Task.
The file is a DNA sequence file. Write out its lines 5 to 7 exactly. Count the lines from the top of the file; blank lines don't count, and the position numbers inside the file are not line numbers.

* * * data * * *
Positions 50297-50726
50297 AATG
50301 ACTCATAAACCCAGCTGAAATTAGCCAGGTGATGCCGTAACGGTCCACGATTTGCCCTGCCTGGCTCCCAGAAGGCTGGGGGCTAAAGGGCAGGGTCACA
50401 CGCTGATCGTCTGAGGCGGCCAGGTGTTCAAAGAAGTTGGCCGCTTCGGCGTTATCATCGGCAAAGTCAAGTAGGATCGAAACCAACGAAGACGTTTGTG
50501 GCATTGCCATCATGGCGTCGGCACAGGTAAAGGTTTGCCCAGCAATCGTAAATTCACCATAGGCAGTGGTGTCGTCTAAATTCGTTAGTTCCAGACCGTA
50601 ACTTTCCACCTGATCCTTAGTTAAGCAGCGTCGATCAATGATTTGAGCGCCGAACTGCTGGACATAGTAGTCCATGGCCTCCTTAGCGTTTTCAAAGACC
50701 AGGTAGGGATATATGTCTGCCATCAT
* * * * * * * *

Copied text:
50501 GCATTGCCATCATGGCGTCGGCACAGGTAAAGGTTTGCCCAGCAATCGTAAATTCACCATAGGCAGTGGTGTCGTCTAAATTCGTTAGTTCCAGACCGTA
50601 ACTTTCCACCTGATCCTTAGTTAAGCAGCGTCGATCAATGATTTGAGCGCCGAACTGCTGGACATAGTAGTCCATGGCCTCCTTAGCGTTTTCAAAGACC
50701 AGGTAGGGATATATGTCTGCCATCAT